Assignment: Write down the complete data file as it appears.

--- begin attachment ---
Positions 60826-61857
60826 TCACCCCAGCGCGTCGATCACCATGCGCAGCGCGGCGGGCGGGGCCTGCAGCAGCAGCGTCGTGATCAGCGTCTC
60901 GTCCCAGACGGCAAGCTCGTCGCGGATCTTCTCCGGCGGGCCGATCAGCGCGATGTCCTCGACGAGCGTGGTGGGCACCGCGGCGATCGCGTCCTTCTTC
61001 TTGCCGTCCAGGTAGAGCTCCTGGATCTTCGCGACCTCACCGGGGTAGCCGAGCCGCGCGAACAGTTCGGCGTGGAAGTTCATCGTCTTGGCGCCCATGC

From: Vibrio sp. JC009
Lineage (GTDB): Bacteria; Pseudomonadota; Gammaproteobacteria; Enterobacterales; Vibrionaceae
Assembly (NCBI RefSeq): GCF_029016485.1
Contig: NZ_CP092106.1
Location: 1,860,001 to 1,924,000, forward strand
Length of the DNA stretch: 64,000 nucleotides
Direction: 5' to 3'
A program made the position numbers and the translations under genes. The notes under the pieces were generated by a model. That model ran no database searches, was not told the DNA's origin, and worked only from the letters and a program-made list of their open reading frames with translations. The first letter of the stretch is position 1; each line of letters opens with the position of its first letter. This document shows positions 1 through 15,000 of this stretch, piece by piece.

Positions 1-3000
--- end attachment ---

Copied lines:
Positions 60826-61857
60826 TCACCCCAGCGCGTCGATCACCATGCGCAGCGCGGCGGGCGGGGCCTGCAGCAGCAGCGTCGTGATCAGCGTCTC
60901 GTCCCAGACGGCAAGCTCGTCGCGGATCTTCTCCGGCGGGCCGATCAGCGCGATGTCCTCGACGAGCGTGGTGGGCACCGCGGCGATCGCGTCCTTCTTC
61001 TTGCCGTCCAGGTAGAGCTCCTGGATCTTCGCGACCTCACCGGGGTAGCCGAGCCGCGCGAACAGTTCGGCGTGGAAGTTCATCGTCTTGGCGCCCATGC

From: Vibrio sp. JC009
Lineage (GTDB): Bacteria; Pseudomonadota; Gammaproteobacteria; Enterobacterales; Vibrionaceae
Assembly (NCBI RefSeq): GCF_029016485.1
Contig: NZ_CP092106.1
Location: 1,860,001 to 1,924,000, forward strand
Length of the DNA stretch: 64,000 nucleotides
Direction: 5' to 3'
A program made the position numbers and the translations under genes. The notes under the pieces were generated by a model. That model ran no database searches, was not told the DNA's origin, and worked only from the letters and a program-made list of their open reading frames with translations. The first letter of the stretch is position 1; each line of letters opens with the position of its first letter. This document shows positions 1 through 15,000 of this stretch, piece by piece.

Positions 1-3000